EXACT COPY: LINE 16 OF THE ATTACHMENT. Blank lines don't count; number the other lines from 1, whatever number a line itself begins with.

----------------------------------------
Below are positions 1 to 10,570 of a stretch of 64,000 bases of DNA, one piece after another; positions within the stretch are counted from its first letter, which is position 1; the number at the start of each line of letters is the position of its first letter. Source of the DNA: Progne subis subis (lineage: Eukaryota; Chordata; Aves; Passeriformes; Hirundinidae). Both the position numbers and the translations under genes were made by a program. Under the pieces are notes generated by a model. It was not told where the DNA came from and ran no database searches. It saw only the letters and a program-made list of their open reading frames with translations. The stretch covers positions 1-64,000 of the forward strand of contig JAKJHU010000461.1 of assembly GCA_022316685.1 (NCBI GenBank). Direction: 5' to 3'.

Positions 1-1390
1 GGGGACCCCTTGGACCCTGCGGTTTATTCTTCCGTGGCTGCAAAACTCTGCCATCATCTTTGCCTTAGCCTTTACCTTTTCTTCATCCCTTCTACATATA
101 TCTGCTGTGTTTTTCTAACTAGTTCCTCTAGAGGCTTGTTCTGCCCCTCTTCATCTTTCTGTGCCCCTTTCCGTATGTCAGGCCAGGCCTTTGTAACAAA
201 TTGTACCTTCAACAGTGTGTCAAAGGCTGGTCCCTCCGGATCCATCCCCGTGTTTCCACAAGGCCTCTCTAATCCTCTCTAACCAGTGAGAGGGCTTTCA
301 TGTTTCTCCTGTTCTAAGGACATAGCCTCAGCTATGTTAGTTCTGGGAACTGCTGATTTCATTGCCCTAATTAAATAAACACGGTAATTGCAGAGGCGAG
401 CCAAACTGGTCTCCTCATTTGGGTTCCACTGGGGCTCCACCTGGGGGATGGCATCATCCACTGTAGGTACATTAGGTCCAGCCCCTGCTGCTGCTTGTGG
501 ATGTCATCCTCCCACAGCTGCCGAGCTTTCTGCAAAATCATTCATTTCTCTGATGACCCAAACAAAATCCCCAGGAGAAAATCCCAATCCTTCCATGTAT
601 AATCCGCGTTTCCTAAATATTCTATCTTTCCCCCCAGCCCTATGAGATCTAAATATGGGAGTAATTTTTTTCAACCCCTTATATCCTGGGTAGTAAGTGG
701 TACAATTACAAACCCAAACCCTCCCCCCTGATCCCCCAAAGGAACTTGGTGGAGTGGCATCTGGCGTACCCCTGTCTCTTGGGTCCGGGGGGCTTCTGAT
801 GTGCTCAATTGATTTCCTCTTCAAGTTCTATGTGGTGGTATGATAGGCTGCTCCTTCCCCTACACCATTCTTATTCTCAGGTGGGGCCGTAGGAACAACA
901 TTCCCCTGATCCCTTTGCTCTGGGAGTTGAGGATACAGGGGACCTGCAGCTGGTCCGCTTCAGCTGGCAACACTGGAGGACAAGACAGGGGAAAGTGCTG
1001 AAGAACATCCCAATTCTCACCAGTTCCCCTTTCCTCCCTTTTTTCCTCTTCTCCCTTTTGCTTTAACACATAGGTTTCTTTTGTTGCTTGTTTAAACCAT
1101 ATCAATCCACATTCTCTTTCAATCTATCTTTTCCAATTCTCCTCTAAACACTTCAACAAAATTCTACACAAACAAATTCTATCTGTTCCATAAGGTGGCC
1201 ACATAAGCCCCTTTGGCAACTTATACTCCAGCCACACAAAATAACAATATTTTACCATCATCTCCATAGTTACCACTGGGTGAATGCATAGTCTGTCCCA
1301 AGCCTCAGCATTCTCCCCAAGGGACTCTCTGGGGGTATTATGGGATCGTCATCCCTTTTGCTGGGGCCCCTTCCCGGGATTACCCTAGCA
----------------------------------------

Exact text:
1301 AGCCTCAGCATTCTCCCCAAGGGACTCTCTGGGGGTATTATGGGATCGTCATCCCTTTTGCTGGGGCCCCTTCCCGGGATTACCCTAGCA